If you’re at formation 15 minutes early, you’re on time. If you’re on time, you’re late. If you’re actually late, maybe you’ll find yourself celebrating Earth Day, even if it’s not actually Earth Day. And you’ll do it by conducting the essential task of area beautification.
That’s how formations work in the Marine Corps, and that might explain how Marines at Camp Johnson, North Carolina ended up celebrating Earth Day on March 22 — a full month before the actual holiday — by police calling the grounds.
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Knife hands? Deployed.
All manner of arboreal detritus? Bagged, tagged and disposed of.
To quote a Marine Corps news story on their festive police call, this operation provided a “physical, tangible and immediate benefit to remove safety hazards, improve the environment, and return Camp Johnson to its natural state.”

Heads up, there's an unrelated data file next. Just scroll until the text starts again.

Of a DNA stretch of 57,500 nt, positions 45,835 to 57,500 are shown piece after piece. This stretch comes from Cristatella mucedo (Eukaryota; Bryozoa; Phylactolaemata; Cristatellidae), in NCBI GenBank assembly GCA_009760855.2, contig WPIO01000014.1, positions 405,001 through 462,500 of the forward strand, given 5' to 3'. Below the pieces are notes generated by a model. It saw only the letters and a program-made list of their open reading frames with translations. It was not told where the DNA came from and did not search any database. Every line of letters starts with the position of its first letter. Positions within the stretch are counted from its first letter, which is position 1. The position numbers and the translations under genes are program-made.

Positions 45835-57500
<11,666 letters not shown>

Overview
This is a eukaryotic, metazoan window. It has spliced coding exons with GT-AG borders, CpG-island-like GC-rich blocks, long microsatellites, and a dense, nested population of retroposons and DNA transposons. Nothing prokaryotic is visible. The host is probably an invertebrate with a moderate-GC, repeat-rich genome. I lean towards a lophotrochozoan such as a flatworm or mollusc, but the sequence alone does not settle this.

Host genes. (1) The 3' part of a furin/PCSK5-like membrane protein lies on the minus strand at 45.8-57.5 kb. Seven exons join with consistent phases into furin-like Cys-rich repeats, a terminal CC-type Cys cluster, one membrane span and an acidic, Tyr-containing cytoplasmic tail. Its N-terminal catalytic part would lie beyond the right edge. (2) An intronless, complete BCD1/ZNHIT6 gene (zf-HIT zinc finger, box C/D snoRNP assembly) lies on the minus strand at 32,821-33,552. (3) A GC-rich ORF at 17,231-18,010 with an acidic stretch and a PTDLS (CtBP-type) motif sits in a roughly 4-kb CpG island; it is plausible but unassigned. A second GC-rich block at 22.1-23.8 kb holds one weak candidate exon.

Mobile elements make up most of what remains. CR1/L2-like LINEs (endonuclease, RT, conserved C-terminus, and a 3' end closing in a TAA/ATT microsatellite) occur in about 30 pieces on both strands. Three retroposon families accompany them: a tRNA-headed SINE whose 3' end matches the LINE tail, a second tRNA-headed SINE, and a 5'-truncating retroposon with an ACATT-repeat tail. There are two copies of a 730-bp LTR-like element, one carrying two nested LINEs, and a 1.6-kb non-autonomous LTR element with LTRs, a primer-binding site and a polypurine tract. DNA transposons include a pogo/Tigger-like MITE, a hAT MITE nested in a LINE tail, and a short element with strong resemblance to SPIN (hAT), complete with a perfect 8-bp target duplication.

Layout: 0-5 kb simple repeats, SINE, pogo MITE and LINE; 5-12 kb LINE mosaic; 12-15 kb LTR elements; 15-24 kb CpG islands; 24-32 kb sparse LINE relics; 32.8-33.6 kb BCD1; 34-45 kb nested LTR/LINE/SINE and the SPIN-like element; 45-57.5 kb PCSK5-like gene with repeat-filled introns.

Natural state presumably means when there is nary a leaf or painted rock out of place.
Is Earth Day technically in April? Yes. Is Earth Day, with its removal of tree limbs and cutting of grass, the definitive holiday of choice for the global sergeants major community? Possibly. Is there room on the training calendar for an Earth Day celebration every week? Almost certainly.
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